Monday, December 28, 2009

Hello Seattle

Time to play a little catch up! My newlywed sisters recently came for a visit!

Emma and Jake gave me such a great shock when they showed up at my door a few days before Thanksgiving! I can't remember the last time I got such a huge and happy surprise of a visit. On their last day here we went to Seattle and showed them around. I love this shot I got at Pike's Place Market.

Lauren and Steve arrived on Christmas evening--best present ever! They just took off tonight and I miss them already. Poor Lu caught a flu bug and has been sick the entire drive back to Spokane. :(

And, of course, I had to take the newlyweds on little photoshoots.

Emma ♥ Jake

Lauren ♥ Steve

I love it when my beautiful sisters come see me! I instantly go into shopping/vacation/chick flick/crochet/hang out mode. Can't wait to see you all again!! And thanks, Steve, for taking that last shot of Lulu and me. :)

Wednesday, December 23, 2009

Warning: Christmas Card Spoiler!

A big thanks to my friend Jill who took our family Christmas photo for us! I hope everyone has a wonderful holiday! ♥

Sunday, December 20, 2009

Sunsets and Silhouettes

With the end of '09 fast approaching, I'm feeling anxious to set resolutions for 2010. There are so many things I want to do better next year, so much I want to rework. To you who follow my blog regularly, forgive me for the huge gaps between posts lately. December has been a full month for me in many, many ways. But from now until 2010 I'm going to kick back a little--crochet, read a stack of books, get into an exercise routine-- clear some room for all that next year has to bring!

And to that macho man in the first photo (who so patiently and willingly did what I told him to while I practiced shooting silhouettes in Maui)~~~

Happy 31st birthday! I love you more than I can express. ♥

Wednesday, December 9, 2009

Rich in December

Mo-ney. For a two-syllable word it's a heavy little thing because regardless of financial circumstances, we all feel its burden in some way. I assume it pesters the poor with want and weights the rich with guilt. Across the board, I think it's most wanted for sparking envy. Sometimes I wish it would vanish and free us all from its sorrier temptations. But more often I'm wishing for more of it as my never ending wish list cycles through my mind like an annoying song that won't leave.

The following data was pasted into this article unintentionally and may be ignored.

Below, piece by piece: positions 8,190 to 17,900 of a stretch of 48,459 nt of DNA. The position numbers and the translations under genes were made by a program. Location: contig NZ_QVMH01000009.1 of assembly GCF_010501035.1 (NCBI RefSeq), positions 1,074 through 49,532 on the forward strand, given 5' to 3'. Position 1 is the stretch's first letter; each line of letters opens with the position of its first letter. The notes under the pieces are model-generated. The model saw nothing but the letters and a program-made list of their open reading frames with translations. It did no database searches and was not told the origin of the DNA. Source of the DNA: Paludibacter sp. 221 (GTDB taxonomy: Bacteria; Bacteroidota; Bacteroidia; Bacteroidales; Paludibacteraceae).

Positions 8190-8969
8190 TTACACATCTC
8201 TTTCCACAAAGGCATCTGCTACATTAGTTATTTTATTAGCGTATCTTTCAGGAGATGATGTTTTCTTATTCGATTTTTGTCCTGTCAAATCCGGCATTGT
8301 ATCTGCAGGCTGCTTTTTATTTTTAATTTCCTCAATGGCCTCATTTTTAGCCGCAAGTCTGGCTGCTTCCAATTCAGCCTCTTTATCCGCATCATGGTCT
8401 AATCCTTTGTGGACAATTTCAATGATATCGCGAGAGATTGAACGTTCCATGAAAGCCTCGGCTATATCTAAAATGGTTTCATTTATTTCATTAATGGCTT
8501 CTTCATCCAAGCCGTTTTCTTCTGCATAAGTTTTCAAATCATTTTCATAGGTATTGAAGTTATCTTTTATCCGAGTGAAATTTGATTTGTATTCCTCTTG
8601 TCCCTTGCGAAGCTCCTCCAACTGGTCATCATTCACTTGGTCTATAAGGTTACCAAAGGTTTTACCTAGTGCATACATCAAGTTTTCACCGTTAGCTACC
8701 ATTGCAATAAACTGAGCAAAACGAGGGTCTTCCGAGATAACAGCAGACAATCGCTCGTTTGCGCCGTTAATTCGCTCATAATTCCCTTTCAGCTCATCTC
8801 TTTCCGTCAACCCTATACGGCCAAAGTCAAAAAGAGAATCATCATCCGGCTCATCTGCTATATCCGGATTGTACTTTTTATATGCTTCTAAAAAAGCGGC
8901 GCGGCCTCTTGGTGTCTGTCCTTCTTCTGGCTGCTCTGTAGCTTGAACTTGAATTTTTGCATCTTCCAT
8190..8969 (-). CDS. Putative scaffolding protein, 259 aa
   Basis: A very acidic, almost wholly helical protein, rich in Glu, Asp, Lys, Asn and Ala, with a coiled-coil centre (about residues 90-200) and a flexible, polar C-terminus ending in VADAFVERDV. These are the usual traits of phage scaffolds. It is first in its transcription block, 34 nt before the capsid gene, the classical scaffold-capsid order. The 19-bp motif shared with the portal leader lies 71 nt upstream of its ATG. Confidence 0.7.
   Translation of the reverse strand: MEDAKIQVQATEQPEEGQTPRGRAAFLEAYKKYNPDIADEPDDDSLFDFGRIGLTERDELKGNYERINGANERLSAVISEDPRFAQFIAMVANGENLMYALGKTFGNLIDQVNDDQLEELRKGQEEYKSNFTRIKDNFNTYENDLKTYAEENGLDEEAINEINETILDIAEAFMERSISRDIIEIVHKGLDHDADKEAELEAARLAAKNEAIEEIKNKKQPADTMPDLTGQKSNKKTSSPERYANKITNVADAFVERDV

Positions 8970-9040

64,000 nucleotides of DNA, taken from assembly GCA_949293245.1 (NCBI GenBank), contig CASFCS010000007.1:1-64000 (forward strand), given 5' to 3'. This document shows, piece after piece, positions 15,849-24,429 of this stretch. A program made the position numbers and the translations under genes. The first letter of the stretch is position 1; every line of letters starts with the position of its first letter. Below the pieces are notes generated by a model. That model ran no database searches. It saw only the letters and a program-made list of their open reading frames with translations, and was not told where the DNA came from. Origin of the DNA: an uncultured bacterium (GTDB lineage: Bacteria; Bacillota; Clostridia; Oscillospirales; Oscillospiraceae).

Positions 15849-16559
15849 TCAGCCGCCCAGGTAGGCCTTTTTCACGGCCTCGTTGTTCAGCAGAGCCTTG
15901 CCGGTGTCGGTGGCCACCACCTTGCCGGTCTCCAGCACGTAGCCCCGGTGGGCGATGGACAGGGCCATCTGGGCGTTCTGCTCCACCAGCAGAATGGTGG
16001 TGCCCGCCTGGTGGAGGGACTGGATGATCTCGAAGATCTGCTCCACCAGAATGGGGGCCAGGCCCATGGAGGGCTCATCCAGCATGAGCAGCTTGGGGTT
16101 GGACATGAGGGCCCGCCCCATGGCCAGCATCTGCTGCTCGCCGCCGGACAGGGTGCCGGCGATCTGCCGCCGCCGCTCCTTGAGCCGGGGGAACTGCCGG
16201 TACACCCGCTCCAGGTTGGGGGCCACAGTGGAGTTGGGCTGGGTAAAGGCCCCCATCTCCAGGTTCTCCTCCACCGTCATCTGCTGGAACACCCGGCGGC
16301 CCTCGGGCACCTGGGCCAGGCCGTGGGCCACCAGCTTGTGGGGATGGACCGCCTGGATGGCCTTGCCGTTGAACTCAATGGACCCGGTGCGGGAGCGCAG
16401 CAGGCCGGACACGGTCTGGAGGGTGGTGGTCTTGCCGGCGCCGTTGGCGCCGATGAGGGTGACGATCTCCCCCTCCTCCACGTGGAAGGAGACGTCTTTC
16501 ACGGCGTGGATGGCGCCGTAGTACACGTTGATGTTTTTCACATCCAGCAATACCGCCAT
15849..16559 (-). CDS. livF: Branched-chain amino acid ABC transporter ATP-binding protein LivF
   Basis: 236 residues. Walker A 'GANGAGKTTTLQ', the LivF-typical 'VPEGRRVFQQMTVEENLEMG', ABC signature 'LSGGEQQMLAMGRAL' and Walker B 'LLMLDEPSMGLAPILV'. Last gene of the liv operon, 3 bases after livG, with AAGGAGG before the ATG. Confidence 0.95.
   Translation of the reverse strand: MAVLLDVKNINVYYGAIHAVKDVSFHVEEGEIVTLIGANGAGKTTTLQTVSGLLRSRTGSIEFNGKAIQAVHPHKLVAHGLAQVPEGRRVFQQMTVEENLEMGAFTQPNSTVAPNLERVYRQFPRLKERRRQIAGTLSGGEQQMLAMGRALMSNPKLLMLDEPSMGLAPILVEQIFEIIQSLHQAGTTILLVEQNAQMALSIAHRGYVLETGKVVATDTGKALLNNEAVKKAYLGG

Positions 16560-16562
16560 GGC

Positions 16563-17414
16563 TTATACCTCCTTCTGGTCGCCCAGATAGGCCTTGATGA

On that note, a few inspiring memories and stories have recently hushed the echoing "me, me, me" that creeps into my world:

As a little boy, my brother once stole from a knick knack store. My parents told us we couldn't buying anything, but together we eyed the toys and goodies anyway. There were handfuls of things we both would’ve liked, but eventually, we reluctantly filed out. As we followed my parents back to the car, my brother pulled something from his pocket—a beautiful necklace—and tenderly gave it to me as a special gift. Even bigger than the lesson on stealing I received after watching him return it, I’ve always been impressed that instead of something for himself, he’d wanted something badly enough for me, to steal it. He was a young boy and obviously didn’t understand the crime in shoplifting, and so I think it’s touching, the big heart in that brother of mine.

In college, I had enough money to cover my living expenses, but sometimes I'd manage it poorly and spend too much on a new outfit or eating out, leaving me short on grocery funds. I can remember once at the end of a two-week pay cycle, having a single loaf of bread to feed me. I wasn’t starving; I just felt lousy after eating bread for breakfast, lunch and dinner.